Politics & Policy

The Shawcross Redemption

An ex-liberal cheers on Bush and Blair

To the British Left, William Shawcross is a traitor. The man who once excoriated Henry Kissinger for U.S. policies in Cambodia has become a devoted supporter of the Bush-Blair approach to foreign policy. His impressive new book, Allies: The U.S., Britain, Europe, and the War in Iraq, is a passionate call to arms in what Shawcross describes as “the most important battle of our time.”

He’s not supposed to do that!

And so now the venerated author of books such as Sideshow has landed himself on the British Left’s list of turncoats. You know the one: It includes names like George Orwell and Christopher Hitchens.

Here’s what The New Statesman said about Shawcross in an especially agitated column: “Once a model progressive, he is today a fellow-traveler of U.S. imperialism, a committed Euroskeptic, a powerful advocate of pre-emptive war, and an apologist for monarchy and inherited privilege.”

Egad!

The New York Times was more restrained but no less surprised. “What’s going on here?” asked James Traub in a review of Allies.

What’s going on here is that Shawcross has written an outstanding justification of the Anglo-American effort to drive Saddam Hussein from power. It is an exemplary piece of moral clarity and fine writing — and it is downright refreshing to read the words of a European who says things like this: “As in the twentieth century, so in the twenty-first, only America has both the power and the optimism to defend the international community against what really are the forces of darkness.”

Allies would be a very good book no matter who wrote it. The fact that comes from the pen of Shawcross — “Cambodia was not a mistake,” he once wrote, “it was a crime” — makes it both good and interesting.

Shawcross himself doesn’t seem to care what the Left thinks of him. “If they think I’ve betrayed them, that’s fine with me,” he says in an interview with NRO. “It’s not illiberal to support getting rid of one of the nastiest regimes in the world.”

Shawcross is one of those people who thinks that the world is a better place for a certain despot having no power in it. “The problem can be stated simply,” he writes in Allies. “Saddam Hussein had made clear over decades that the death of hundreds of thousands of Iraqis was of no consequence to him. The death of millions of Iranians was to be desired. What would inhibit him from killing millions of Americans and Europeans as well if and when he had the means? Nothing in his record.”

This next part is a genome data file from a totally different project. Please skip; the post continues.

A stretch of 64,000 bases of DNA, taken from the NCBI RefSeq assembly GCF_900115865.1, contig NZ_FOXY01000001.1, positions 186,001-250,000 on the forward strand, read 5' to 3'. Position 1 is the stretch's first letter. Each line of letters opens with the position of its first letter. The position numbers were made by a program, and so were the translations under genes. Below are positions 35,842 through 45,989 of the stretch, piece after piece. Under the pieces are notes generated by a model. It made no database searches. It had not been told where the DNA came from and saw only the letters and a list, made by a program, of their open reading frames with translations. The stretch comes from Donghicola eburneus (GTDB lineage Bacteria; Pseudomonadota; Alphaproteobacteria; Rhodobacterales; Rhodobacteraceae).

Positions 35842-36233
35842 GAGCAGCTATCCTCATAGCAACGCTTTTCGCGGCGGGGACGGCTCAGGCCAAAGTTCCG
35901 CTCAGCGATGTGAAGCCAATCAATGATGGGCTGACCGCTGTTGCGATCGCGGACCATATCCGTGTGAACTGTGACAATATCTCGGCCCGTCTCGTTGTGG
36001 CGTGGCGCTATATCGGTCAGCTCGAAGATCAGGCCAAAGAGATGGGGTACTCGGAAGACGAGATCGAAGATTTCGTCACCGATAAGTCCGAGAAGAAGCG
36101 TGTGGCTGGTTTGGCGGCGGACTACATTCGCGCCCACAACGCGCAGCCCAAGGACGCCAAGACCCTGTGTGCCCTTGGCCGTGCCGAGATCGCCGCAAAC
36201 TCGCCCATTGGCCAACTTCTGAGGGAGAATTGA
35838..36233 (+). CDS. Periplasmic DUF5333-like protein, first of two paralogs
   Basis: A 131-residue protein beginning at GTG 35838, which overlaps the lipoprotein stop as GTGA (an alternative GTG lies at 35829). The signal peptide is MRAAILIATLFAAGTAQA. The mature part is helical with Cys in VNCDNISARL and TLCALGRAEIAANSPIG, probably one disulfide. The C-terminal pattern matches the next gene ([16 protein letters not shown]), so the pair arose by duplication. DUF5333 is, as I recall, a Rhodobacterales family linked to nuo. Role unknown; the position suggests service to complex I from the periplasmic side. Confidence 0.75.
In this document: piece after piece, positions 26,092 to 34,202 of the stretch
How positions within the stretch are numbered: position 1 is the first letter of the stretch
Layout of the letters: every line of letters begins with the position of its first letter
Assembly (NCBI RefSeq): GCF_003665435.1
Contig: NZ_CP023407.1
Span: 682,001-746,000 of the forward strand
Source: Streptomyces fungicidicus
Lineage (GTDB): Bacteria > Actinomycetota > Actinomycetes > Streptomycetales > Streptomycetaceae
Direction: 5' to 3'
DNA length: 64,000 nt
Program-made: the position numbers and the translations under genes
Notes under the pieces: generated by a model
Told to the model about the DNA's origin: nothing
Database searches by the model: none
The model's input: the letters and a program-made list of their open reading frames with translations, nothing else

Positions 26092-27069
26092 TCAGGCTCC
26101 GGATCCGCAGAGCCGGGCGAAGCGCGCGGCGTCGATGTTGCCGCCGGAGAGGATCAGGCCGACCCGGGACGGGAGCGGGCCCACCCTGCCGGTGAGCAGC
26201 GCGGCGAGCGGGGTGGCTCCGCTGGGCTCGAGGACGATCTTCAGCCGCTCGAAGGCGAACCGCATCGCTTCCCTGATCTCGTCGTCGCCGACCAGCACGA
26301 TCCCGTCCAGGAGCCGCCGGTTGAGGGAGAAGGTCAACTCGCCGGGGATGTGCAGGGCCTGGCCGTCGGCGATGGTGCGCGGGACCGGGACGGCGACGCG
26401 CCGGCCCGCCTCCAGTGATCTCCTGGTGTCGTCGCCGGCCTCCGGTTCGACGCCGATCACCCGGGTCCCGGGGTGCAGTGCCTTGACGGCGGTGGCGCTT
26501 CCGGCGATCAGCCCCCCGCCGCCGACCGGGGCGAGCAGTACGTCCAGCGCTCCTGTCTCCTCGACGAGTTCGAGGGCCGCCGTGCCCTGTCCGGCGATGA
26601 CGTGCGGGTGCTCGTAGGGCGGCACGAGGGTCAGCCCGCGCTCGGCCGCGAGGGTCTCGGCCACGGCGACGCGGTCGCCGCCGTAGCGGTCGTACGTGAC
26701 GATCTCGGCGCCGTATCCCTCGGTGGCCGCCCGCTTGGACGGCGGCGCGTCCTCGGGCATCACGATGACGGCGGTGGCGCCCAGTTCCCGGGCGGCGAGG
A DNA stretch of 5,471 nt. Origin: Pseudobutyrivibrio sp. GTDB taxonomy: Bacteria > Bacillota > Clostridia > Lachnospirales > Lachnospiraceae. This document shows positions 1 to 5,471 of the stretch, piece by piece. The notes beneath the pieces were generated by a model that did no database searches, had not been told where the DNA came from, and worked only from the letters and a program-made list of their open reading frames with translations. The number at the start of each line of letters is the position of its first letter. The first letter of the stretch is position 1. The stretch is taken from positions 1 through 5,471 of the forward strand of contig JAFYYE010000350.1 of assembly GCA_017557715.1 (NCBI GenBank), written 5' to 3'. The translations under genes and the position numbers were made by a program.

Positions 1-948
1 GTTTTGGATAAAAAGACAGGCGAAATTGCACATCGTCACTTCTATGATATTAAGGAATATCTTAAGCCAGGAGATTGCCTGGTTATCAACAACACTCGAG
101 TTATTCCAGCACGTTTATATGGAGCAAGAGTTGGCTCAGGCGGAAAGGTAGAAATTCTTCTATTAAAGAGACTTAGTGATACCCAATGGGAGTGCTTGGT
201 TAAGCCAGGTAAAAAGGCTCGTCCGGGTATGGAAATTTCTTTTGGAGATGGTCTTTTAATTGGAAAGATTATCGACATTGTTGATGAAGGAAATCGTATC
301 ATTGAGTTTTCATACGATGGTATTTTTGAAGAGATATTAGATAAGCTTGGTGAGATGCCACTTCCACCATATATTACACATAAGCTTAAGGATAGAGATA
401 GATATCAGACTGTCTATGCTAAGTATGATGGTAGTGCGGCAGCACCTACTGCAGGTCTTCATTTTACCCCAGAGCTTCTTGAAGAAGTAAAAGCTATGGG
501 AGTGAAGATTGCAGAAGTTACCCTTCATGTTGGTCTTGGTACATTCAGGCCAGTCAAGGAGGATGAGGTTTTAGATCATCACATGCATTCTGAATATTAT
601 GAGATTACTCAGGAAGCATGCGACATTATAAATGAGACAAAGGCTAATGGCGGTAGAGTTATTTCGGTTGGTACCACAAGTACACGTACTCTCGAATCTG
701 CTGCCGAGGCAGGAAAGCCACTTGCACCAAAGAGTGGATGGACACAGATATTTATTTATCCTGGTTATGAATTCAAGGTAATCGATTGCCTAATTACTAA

This is not to suggest that Shawcross is uncritical of the coalition effort in Iraq. “There have been terrible mistakes in the postwar planning,” he says. He also believes the war on terror is poorly named. “It should be called a ‘campaign’ because it will be a long fight with no formal surrender.”

But these problems are small compared to the war’s big stakes. “This was a genuinely brave attempt, led by the United States, to change the rules in a game where everyone except the tyrants are the losers,” he writes in Allies. “The responsibility on America and its allies is immense. The only certainty is that they must succeed. The alternative is too terrible to contemplate.”

Does this make Shawcross a British neoconservative — a term he applies to Tony Blair (“but only in foreign affairs”)?

“It would be a bit grand to call myself that,” he says. “I do hate the British liberal assault on neoconservatives, though.”

Has this son of former Labor minister Hartley Shawcross abandoned family tradition and become a Tory?

“I support Blair but not his party — on foreign policy. At home, the Labor party has been disastrous. Having pretended to be New Labor, they are now finding Old Labor solutions to everything. I’m independent of political parties.”

Why have Europeans reacted so strongly against this war?

“A lot of Europeans don’t like being led by an American or by Bush. There’s an awful lot of hypocrisy in this anti-Americanism. If Bill Clinton was fighting this war, there would be more support because he’s more user-friendly than Bush. But Clinton probably wouldn’t have done it.”

A saner liberalism wouldn’t be upset with William Shawcross — it would embrace him and his ideas. But don’t expect that to happen anytime soon, as Shawcross has embarked upon a new project that it sure to rankle his old admirers in a completely different way: An authorized biography of the Queen Mother.

It won’t be finished before 2006 — but when it is, expect the Left once more to heap its scorn upon a good writer and a good man.

John J. Miller, the national correspondent for National Review and host of its Great Books podcast, is the director of the Dow Journalism Program at Hillsdale College. He is the author of A Gift of Freedom: How the John M. Olin Foundation Changed America.

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